IF YOU WANT TO HELP ORDINARY MALAYSIANS, FOCUS ON ‘AFFORDABLE RENTING SCHEMES’ – ECONOMIST TELLS PUTRAJAYA

PETALING JAYA: An economist has urged the government and private sector to consider developing what he calls “affordable renting schemes” to cater to people who can’t afford to buy houses.

Carmelo Ferlito, a senior fellow with the Institute for Democracy and Economic Affairs, told FMT he believed there was a need to shift the Malaysian focus from house ownership to the provision of shelter.

This would reduce financial risks, particularly for people with low incomes, he added.

“Even with support and subsidies, someone who earns less than RM3,000 a month will be in a fragile financial position if he is obliged to pay a 20-year loan, for example,” he said.

He pointed out that the emphasis on renting was evident in the boom years following World War II, especially in Europe.

During those years, employers built apartments and rented them out to their workers at affordable rates. This helped develop liveable neighbourhoods and eased commuting woes, Ferlito said.

“This was the case, for example, with Italy during its developing stage in the 1960s and 1970s,” he added.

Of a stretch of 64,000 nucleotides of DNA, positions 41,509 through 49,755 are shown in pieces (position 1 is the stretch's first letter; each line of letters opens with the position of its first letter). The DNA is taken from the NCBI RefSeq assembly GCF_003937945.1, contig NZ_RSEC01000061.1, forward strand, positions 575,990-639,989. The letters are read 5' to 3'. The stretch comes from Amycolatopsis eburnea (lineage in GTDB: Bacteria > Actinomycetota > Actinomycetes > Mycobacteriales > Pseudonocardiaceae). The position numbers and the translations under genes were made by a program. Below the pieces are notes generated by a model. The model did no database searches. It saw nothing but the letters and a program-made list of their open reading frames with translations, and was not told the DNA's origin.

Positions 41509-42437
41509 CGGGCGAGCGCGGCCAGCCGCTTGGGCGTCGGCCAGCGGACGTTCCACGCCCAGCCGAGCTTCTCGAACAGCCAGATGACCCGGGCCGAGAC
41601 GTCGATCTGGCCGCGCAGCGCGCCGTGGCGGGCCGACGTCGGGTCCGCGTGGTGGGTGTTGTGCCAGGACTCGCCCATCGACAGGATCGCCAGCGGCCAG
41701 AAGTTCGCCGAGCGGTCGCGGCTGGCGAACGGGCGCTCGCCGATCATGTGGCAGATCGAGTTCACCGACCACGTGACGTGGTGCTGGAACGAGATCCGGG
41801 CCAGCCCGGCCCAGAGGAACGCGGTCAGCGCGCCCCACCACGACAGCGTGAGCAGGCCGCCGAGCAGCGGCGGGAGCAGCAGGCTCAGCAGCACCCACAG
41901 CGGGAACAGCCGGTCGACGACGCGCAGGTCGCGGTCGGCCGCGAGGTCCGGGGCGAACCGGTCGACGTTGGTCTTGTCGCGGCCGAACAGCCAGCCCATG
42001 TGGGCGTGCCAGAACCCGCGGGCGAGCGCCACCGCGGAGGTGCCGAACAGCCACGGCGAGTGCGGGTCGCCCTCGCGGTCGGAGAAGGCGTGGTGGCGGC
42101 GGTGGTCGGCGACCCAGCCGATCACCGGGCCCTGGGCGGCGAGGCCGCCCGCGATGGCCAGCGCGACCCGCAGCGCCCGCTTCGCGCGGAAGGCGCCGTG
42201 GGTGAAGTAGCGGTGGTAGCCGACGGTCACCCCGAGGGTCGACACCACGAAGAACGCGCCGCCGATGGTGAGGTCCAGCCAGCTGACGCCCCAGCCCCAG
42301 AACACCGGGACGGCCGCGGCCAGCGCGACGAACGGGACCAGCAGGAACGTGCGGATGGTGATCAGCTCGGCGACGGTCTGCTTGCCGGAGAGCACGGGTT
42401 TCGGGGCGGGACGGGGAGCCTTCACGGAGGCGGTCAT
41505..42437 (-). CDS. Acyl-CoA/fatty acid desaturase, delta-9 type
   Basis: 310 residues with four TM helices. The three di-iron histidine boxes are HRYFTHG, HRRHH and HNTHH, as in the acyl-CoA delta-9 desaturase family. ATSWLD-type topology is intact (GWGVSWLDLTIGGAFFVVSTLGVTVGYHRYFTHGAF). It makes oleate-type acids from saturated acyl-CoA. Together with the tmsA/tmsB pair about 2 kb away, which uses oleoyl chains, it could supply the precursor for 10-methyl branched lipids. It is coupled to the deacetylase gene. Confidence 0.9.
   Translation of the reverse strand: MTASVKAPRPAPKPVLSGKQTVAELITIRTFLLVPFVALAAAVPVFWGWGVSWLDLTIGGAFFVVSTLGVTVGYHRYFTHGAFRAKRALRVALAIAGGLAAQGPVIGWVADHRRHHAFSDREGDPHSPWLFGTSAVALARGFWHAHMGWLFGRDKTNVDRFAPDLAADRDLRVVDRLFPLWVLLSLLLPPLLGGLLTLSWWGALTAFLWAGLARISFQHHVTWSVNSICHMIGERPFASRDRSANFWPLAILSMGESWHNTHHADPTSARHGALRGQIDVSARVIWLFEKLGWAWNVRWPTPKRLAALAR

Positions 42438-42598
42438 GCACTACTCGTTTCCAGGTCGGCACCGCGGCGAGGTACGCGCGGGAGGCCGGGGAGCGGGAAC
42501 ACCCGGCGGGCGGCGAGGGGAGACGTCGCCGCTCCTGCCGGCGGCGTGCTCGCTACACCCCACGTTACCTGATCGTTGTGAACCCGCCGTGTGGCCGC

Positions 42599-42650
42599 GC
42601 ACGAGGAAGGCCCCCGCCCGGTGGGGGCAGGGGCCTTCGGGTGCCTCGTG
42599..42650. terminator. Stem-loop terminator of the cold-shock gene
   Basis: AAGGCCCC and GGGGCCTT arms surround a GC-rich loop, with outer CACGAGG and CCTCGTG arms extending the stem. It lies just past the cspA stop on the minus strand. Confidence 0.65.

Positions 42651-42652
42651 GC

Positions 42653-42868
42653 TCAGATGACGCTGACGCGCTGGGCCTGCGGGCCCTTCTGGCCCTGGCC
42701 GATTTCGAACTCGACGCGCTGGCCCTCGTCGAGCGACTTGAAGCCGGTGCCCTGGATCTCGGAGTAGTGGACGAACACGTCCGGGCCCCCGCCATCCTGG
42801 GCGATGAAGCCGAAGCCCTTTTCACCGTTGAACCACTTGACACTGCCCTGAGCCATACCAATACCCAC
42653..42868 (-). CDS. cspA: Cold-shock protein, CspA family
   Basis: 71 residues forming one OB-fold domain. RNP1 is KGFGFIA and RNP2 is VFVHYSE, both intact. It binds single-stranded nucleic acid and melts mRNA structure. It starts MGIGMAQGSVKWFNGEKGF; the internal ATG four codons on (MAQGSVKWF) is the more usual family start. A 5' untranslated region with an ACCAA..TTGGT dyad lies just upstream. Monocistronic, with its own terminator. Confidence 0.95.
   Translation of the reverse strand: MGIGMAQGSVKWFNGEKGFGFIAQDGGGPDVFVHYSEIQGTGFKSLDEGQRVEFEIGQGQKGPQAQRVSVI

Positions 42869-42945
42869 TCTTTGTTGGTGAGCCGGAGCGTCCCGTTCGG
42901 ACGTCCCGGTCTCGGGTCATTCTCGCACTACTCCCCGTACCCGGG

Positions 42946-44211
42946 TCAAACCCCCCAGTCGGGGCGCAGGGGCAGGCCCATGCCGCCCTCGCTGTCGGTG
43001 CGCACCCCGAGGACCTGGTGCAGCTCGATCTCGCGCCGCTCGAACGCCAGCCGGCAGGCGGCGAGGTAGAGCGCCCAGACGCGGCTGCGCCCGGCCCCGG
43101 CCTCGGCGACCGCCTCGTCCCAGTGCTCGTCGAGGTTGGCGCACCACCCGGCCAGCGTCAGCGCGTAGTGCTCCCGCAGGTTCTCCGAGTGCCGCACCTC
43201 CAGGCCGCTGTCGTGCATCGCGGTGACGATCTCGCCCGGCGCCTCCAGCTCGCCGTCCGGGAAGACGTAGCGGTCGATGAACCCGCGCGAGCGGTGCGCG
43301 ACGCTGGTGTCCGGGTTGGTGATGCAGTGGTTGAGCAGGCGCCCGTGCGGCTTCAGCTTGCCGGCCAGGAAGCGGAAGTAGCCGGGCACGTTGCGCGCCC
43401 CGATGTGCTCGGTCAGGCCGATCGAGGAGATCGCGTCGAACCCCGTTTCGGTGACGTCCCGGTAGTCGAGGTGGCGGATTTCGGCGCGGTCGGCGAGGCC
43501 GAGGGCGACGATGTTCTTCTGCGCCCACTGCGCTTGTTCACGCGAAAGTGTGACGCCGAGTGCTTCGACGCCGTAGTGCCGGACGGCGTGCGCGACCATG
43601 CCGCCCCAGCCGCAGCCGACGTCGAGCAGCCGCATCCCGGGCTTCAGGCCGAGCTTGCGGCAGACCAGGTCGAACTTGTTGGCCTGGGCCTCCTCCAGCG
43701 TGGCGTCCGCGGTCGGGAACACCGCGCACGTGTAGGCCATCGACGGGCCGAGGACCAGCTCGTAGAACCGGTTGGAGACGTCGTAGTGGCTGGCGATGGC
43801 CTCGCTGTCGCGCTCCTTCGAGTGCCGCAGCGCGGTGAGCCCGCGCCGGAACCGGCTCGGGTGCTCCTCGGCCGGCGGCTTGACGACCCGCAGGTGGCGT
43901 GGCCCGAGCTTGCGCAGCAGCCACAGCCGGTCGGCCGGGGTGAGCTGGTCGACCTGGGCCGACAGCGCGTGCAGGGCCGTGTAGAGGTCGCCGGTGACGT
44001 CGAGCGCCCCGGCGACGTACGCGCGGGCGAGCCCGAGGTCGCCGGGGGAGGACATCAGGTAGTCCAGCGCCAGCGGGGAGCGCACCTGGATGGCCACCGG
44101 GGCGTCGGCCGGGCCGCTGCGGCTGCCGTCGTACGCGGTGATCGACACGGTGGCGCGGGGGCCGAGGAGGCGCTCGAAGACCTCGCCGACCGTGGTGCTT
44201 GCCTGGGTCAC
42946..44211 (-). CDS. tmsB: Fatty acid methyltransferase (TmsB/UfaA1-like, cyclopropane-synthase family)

Carmelo Ferlito.

Asked to comment on the recently announced FundMyHome scheme, Ferlito said: “I think it’s another option in the market. The more options we have the better.”

However, he criticised what he called a “mismarketing of sorts” at the launch of the scheme.

He said the scheme was presented in a way that made it seem as if anyone paying 20% of the property price would be a house owner. This was false, he added.

“Purchasing 20% only gives you the option to buy the house in five years,” he said. “After five years, if you want to fully own the house, you need to fork out the remaining 80%. This did not seem clear during the launch.”

Under the scheme, the 20% is placed in a trust account from which the 5% annual investment return is paid to the participating institutions for five years. The remaining 80% is contributed by participating banks.

There is no monthly repayment for the first five years. After that, a buyer can sell the house or pay for the remaining portion at market price or refinance the property entirely.

Ferlito would not comment on the scheme’s viability or its likely impact on the housing sector. He pointed out that the government was expected to clarify the framework surrounding the scheme soon.

“Let’s wait for the government to update us with the updated regulations,” he said.

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